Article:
The Prince George Chamber of Commerce is continuing its push to increase enforcement of the city's current parking rules rather than introduce pay parking downtown in the lead up to Monday night's council debate on the issue.
In a letter included in the council agenda package, the chamber elaborated on a position outlined during a late-August committee of the whole meeting - namely that there is not a parking problem in the city but there is a parking enforcement problem.
Council will consider whether to reintroduce parking meters to the downtown - they were taken out in 2009 and replaced with a two-hour limit enforced by city employees - and charge $1 per hour for on-street parking, up from 25 cents per hour when they were previously in place.
Whether to purchase a parking meter system at a cost of $1.24 million will also be part of the discussion. The city is expecting to reap $350,000 per year and pay back the system's cost in five years with the ensuing surpluses going towards debt reduction.
But the chamber, which speaks for local businesses on various government issues, maintains pay parking "should never be about revenue generation for the city" but rather about "moving the vehicles along, to provide convenience parking for patrons in certain areas of the city."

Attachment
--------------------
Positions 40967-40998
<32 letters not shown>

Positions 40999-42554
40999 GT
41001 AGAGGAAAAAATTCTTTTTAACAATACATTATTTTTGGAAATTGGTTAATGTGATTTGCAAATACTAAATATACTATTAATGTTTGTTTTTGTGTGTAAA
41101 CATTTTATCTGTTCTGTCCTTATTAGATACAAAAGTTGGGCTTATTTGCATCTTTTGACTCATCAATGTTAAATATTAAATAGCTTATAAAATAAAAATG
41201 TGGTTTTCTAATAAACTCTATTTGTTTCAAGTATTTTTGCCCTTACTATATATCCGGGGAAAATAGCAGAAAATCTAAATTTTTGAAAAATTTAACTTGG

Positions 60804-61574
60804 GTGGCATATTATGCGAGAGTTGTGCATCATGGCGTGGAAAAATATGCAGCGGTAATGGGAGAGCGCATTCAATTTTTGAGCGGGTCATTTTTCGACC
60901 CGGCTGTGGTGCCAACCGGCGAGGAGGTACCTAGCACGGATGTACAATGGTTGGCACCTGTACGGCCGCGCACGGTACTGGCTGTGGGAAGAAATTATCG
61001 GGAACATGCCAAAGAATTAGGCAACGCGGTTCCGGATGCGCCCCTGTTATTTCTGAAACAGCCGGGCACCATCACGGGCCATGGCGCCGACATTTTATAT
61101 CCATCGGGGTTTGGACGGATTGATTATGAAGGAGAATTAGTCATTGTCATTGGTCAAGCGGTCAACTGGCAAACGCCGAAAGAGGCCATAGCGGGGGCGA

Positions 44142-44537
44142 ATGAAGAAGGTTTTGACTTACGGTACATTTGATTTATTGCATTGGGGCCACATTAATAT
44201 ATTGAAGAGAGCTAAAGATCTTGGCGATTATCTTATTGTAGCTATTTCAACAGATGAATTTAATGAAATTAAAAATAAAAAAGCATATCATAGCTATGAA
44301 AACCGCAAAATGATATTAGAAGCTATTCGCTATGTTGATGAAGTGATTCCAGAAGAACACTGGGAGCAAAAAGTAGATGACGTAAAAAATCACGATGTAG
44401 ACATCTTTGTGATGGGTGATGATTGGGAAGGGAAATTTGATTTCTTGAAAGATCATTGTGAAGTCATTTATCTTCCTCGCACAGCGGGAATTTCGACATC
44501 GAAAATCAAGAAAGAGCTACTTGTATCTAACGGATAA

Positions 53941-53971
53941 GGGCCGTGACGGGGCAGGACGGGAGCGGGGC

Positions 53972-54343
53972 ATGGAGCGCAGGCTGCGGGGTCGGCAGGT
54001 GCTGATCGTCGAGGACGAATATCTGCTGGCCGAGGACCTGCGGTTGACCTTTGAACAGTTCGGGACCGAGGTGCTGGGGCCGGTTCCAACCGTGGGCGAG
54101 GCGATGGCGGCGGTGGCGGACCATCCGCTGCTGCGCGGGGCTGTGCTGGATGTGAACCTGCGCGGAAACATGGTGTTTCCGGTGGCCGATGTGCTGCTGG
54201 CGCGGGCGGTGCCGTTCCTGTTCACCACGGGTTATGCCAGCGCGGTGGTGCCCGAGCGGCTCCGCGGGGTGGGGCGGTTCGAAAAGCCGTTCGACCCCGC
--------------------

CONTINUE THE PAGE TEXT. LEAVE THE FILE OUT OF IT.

Only once the downtown has seen an increase in the number of patrons in need of convenience parking should the city turn to pay parking and only as a way to control access, the chamber said.
The business group is calling for four hours of free parking within the downtown zone, supported by a "three strikes and you're towed rule" for violators and purchase of a licence plate recognition system to make enforcement more effective.
It also argued that increased collection of fines will result in fewer "bad debts" or unpaid fines and help cover the costs of enforcement.
"Annual shortfalls could be charged back to the property owners through a special levy on the downtown zone thereby completing the cost recovery process to the city," the chamber said.
Property owners would pass the costs on to the tenants and so, "put downtown merchants on a somewhat equal footing as those in the malls and other commercial zones in Prince George."
A common complaint has been downtown merchants get a break because they don't have to dedicate a portion of their properties to parking, in contrast to those located in the malls and shopping centres.
In another letter, former Downtown Business Improvement Association president Kirk Gable said downtown retailers reported as much as a 20-per-cent increase in revenues after the meters were removed.
"If paid parking was such a great idea, every shopping mall in North America would have it," he said.